My dearest daughter,
This year, at 3 years old, is the first time you looked me straight in the eye and said:
“That toy is only for boys.”
I could write you a million words about how deep that pierced my soul, and how sad I was for you at that moment. But I won’t, because this isn’t about me. It’s about you.
There are so many things I want the world to be for you. I want it to be kind and forgiving, full of opportunity, and supportive. I want you to be able to choose to pursue a life you’re passionate about without the unnecessary ridicule or obstacles being a woman may cause. I want you to be able to navigate a professional world without ever feeling like you’re the only woman in the room.
Mostly, I want the world to be a place where you never feel the need to apologize for your needs, wants, or ambitions.
Yet here we are, and truthfully I’m not sure this world will ever be that place in your lifetime. So, instead, I guess us moms (and dads, and aunts and uncles, and grandparents) are going to have to prepare our daughters to be even bolder, braver, and more brilliant than the women who came before you.
Here is what I hope you allow yourself to be.
I hope you’re able to find whatever it is you’re passionate about and go for it with your whole heart.
I hope you allow yourself to take risks, put yourself out there, and have adventures — even when you’re afraid.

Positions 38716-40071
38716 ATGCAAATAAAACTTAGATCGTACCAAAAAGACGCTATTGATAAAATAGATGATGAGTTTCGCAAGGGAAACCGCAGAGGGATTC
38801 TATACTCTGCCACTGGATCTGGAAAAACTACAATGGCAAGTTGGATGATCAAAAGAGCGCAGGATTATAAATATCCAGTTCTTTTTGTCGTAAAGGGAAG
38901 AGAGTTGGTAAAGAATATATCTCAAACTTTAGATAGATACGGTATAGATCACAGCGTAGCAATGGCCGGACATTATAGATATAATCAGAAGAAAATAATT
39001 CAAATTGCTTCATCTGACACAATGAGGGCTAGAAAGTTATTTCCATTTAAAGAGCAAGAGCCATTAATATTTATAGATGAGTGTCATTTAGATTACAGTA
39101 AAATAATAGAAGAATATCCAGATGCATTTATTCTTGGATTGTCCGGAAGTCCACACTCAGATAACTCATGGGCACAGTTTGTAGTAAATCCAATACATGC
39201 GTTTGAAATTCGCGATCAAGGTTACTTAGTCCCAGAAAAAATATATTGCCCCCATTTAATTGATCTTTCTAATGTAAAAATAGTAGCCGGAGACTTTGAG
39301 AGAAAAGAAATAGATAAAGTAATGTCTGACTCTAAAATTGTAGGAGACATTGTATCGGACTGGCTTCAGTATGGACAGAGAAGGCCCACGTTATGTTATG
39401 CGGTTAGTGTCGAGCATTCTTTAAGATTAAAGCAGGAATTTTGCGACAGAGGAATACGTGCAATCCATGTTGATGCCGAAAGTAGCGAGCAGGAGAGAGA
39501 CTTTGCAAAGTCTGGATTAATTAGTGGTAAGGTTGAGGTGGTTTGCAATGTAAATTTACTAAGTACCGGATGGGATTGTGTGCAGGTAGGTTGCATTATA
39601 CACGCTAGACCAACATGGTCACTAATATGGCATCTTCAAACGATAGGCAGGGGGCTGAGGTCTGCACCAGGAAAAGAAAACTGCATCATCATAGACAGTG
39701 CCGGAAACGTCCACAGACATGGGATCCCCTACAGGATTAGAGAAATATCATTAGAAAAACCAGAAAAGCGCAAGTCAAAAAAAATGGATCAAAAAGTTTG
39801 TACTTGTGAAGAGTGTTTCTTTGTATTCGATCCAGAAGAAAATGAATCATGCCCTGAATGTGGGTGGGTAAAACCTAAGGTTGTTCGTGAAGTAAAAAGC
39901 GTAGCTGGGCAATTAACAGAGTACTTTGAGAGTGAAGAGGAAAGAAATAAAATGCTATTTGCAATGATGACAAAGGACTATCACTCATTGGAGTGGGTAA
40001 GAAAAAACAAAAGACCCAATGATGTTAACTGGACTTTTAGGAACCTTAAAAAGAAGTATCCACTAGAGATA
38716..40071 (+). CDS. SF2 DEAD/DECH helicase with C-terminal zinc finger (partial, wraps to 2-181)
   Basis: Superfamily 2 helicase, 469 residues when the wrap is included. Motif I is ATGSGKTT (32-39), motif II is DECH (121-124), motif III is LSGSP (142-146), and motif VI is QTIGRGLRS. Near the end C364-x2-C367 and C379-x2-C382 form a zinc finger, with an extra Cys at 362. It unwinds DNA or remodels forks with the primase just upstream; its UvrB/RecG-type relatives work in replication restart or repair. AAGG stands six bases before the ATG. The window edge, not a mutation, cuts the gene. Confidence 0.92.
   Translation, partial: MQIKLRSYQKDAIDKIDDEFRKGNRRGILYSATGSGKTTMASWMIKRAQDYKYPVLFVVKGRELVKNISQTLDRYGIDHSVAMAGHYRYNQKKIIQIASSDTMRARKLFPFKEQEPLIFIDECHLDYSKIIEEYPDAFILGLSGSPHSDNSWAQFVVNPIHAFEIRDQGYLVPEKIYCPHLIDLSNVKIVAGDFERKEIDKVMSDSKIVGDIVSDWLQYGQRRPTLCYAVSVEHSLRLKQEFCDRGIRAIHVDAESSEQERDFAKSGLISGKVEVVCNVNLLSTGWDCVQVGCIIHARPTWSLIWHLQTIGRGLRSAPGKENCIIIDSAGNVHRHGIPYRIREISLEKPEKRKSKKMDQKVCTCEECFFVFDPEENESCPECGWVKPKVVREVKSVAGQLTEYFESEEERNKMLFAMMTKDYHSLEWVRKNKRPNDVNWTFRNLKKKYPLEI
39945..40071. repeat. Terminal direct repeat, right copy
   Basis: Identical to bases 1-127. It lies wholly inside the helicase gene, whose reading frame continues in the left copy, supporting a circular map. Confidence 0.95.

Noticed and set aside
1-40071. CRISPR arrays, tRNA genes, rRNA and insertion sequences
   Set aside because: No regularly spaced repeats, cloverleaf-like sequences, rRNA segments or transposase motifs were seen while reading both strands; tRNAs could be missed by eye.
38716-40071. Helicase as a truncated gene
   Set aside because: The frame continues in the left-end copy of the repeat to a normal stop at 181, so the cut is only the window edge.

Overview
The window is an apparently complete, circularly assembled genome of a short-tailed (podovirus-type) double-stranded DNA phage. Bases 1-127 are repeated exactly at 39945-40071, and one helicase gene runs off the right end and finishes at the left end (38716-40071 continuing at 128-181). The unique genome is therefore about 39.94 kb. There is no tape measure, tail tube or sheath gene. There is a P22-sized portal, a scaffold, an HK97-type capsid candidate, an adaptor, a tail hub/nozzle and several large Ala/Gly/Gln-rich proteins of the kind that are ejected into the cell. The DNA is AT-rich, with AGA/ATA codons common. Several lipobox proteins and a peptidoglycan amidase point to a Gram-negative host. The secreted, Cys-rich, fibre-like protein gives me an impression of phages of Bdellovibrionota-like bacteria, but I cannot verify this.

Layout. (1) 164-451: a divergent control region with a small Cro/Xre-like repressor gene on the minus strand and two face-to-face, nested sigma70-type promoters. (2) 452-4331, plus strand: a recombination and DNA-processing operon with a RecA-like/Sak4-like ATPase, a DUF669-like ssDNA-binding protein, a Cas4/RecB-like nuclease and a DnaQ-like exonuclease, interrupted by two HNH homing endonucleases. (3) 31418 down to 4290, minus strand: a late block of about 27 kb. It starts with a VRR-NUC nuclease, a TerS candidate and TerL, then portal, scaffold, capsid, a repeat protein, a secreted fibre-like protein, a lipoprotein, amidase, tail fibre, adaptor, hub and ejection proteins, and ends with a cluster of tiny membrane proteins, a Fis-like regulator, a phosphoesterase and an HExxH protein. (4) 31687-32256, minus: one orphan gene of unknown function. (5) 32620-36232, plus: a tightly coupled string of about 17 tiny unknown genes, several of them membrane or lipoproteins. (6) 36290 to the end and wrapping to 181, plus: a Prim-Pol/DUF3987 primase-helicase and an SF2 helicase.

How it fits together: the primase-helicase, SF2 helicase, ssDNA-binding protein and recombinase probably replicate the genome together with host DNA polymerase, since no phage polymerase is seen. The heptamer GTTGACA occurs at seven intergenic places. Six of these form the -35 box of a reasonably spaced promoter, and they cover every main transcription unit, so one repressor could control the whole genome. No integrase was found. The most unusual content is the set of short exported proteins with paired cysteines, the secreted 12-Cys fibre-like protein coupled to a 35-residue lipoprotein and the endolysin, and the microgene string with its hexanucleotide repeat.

I hope you have the unwavering courage to be you — because that’s the person our world needs.
I hope you never view yourself as an inconvenience and instead remain firm and determined in your belief that you and your needs matter.
I hope you can always see the world with the same merciful and benevolent eyes you have as a 3-year-old. I hope you do not harden yourself or become indifferent because of tough experiences.
I hope you choose to dance, jump, and sing unapologetically when you feel happy, and I hope joy is not an afterthought. I especially hope it’s never replaced with people-pleasing.
I hope you are always able to lift other women up with you instead of tearing them down, and I hope you remember that the view from the top is exceptionally lonely if you don’t have anyone to share it with. “Look what we did — together” is always better than “Look what I did — alone.”
More than anything, I hope that someday when you’re older and you encounter a 3-year-old in the toy aisles of Target, you remember to tell her that all toys are “girls toys.”
P.S. Did you find the hidden links that feature some of my favorite powerful women?